In the end, all fourteen transports in convoy JW-51B made it to Russia with their valuable cargoes. News of the defeat was slow to reach Hitler because of a miscommunication: a message that “the sky was on fire”—a reference to the Aurora Borealis—was interpreted by Raeder as news that the convoy was on fire. Hitler announced the total destruction of the British convoy on his New Year’s Day radio address, and only learned the truth the following morning from the BBC. Enraged, he summoned Admiral Raeder for a meeting at his “Wolf’s Lair” redoubt.
There, Raeder was treated to an hour-and-a-half-long rant about the worthlessness of the German Navy, which would have put the famously memed scene in the movie Downfall to shame. German sailors were cowardly, incompetent and disloyal, Hitler raged—only the submarine branch had achieved anything of worth in either World War. Hitler’s own role in encouraging the German captains to withdraw in if they encountered significant opposition was overlooked. Fuming, he ordered Raeder to scrap all of the Kriesgmarine’s thirteen capital ships for the metal, their guns repurposed to serve as coast artillery.
Admiral Raeder, who had been building up the Kriegsmarine for more than a decade, tendered his resignation rather than follow the order. Appointed in his place was Adm. Karl Dönitz, a submariner who had long criticized the resources expended on the surface fleet. However, even Dönitz insisted that it would be foolish to scrap vessels for minimal economic benefit. The warships could prove useful even if they never left their ports.
Dönitz was right—the mere possibility of a German battleship sortie forced the Royal Navy to devote disproportionately large forces in reserve just to protect against the threat. This is a strategy known as having a “fleet in being.” Even if the Germans couldn’t use their surface fleet, they could tie down British forces and constrict their strategy with the threat that they might use theirs if the British let down their guard.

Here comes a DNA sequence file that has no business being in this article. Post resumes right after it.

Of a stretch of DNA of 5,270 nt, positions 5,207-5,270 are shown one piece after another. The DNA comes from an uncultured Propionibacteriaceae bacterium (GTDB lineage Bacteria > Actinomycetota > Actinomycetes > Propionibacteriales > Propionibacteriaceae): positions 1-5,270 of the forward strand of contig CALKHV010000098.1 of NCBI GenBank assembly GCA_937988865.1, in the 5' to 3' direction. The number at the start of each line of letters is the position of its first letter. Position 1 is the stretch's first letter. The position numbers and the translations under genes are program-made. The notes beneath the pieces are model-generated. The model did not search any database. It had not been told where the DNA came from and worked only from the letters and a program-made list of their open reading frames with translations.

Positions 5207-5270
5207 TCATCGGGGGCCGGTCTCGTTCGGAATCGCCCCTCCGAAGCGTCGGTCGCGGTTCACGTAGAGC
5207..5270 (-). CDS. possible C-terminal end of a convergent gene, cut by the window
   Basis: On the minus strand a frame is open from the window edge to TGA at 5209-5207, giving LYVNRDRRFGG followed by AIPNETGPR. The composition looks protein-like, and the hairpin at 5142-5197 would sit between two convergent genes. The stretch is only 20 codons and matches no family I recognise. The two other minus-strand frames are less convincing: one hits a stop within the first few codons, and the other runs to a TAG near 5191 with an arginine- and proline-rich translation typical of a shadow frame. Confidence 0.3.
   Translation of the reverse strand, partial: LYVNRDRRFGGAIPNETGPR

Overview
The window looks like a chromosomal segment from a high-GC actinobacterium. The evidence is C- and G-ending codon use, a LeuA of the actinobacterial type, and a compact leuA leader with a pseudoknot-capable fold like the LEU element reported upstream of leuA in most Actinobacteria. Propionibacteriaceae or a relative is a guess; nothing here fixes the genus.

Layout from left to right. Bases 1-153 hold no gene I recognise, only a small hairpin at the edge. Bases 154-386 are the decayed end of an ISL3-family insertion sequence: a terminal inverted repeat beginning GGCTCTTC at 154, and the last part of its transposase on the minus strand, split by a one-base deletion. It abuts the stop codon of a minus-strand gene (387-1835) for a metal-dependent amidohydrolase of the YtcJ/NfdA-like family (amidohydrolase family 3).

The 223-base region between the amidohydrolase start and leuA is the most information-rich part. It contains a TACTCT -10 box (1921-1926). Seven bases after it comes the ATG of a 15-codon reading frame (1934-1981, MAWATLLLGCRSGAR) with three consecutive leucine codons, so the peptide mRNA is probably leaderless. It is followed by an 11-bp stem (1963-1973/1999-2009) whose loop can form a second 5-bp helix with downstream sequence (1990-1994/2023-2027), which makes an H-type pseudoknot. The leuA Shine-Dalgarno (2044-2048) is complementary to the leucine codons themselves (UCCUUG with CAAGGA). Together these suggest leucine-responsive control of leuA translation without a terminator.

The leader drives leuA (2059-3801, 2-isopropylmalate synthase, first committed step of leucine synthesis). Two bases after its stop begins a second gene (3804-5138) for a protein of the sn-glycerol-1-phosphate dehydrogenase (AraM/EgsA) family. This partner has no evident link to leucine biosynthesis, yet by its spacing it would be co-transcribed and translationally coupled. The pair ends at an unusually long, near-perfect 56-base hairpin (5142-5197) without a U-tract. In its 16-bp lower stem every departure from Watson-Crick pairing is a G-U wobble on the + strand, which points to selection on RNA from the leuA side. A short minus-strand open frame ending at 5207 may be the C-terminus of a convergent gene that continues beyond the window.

Hitler’s orders nonetheless had consequences. Nazi Germany did not commission a single additional capital ship for the remainder of World War II, and a refit of the battleship Gneisenau was abandoned halfway through. Many sailors were reassigned to serve in naval infantry divisions. The Kriegsmarine attempted only one more capital ship sortie, which ended with the sinking of the battleship Scharnhorst.
Dönitz would ultimately assume leadership of what little remained of the Third Reich after Hitler’s suicide, and saw to its surrender to the Allied powers. Raeder, his former superior, never forgave Dönitz for taking his place, and even testified against him at the Nuremberg tribunal. As for Sherbrooke, the wounded captain of the Onslow, he received the Victoria Cross for his bravery, rose to the rank of rear admiral, and was later appointed high sheriff of Nottinghamshire.
The fog of war—and snow squalls and smoke!—spoiled what otherwise was a well-conceived ambush by the German cruisers. The skill and gallantry of the outgunned British destroyer crews, and risk aversion of the German captains, also played their part. Due to Hitler’s vindictive and wrathful nature, he was unable to recognize his own responsibility in a minor military setback, and instead lashed out at his men for following his orders all too well.
Sébastien Roblin holds a master’s degree in conflict resolution from Georgetown University and served as a university instructor for the Peace Corps in China. He has also worked in education, editing and refugee resettlement in France and the United States. He currently writes on security and military history for War Is Boring. This first appeared last year.